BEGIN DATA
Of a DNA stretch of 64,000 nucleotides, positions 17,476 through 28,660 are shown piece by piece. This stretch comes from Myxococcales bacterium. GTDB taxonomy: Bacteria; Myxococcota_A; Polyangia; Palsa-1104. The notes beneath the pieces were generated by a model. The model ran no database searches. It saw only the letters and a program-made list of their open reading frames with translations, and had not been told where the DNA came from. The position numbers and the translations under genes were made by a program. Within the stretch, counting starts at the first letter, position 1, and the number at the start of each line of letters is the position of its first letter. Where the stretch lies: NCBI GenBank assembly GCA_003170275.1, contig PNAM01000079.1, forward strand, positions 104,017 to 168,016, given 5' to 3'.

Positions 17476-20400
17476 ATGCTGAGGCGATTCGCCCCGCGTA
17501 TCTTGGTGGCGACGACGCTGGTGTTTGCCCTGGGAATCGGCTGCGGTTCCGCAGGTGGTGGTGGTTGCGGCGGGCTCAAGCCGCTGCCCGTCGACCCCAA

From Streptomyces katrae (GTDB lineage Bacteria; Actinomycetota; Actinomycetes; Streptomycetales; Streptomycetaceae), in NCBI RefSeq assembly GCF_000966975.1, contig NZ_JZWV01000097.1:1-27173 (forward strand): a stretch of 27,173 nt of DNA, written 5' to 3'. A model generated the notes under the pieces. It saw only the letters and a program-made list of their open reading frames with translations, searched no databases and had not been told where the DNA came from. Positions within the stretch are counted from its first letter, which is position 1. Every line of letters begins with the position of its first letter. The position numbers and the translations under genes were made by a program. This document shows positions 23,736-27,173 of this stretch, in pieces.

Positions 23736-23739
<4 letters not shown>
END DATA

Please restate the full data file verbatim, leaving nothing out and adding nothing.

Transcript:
Of a DNA stretch of 64,000 nucleotides, positions 17,476 through 28,660 are shown piece by piece. This stretch comes from Myxococcales bacterium. GTDB taxonomy: Bacteria; Myxococcota_A; Polyangia; Palsa-1104. The notes beneath the pieces were generated by a model. The model ran no database searches. It saw only the letters and a program-made list of their open reading frames with translations, and had not been told where the DNA came from. The position numbers and the translations under genes were made by a program. Within the stretch, counting starts at the first letter, position 1, and the number at the start of each line of letters is the position of its first letter. Where the stretch lies: NCBI GenBank assembly GCA_003170275.1, contig PNAM01000079.1, forward strand, positions 104,017 to 168,016, given 5' to 3'.

Positions 17476-20400
17476 ATGCTGAGGCGATTCGCCCCGCGTA
17501 TCTTGGTGGCGACGACGCTGGTGTTTGCCCTGGGAATCGGCTGCGGTTCCGCAGGTGGTGGTGGTTGCGGCGGGCTCAAGCCGCTGCCCGTCGACCCCAA

From Streptomyces katrae (GTDB lineage Bacteria; Actinomycetota; Actinomycetes; Streptomycetales; Streptomycetaceae), in NCBI RefSeq assembly GCF_000966975.1, contig NZ_JZWV01000097.1:1-27173 (forward strand): a stretch of 27,173 nt of DNA, written 5' to 3'. A model generated the notes under the pieces. It saw only the letters and a program-made list of their open reading frames with translations, searched no databases and had not been told where the DNA came from. Positions within the stretch are counted from its first letter, which is position 1. Every line of letters begins with the position of its first letter. The position numbers and the translations under genes were made by a program. This document shows positions 23,736-27,173 of this stretch, in pieces.

Positions 23736-23739
<4 letters not shown>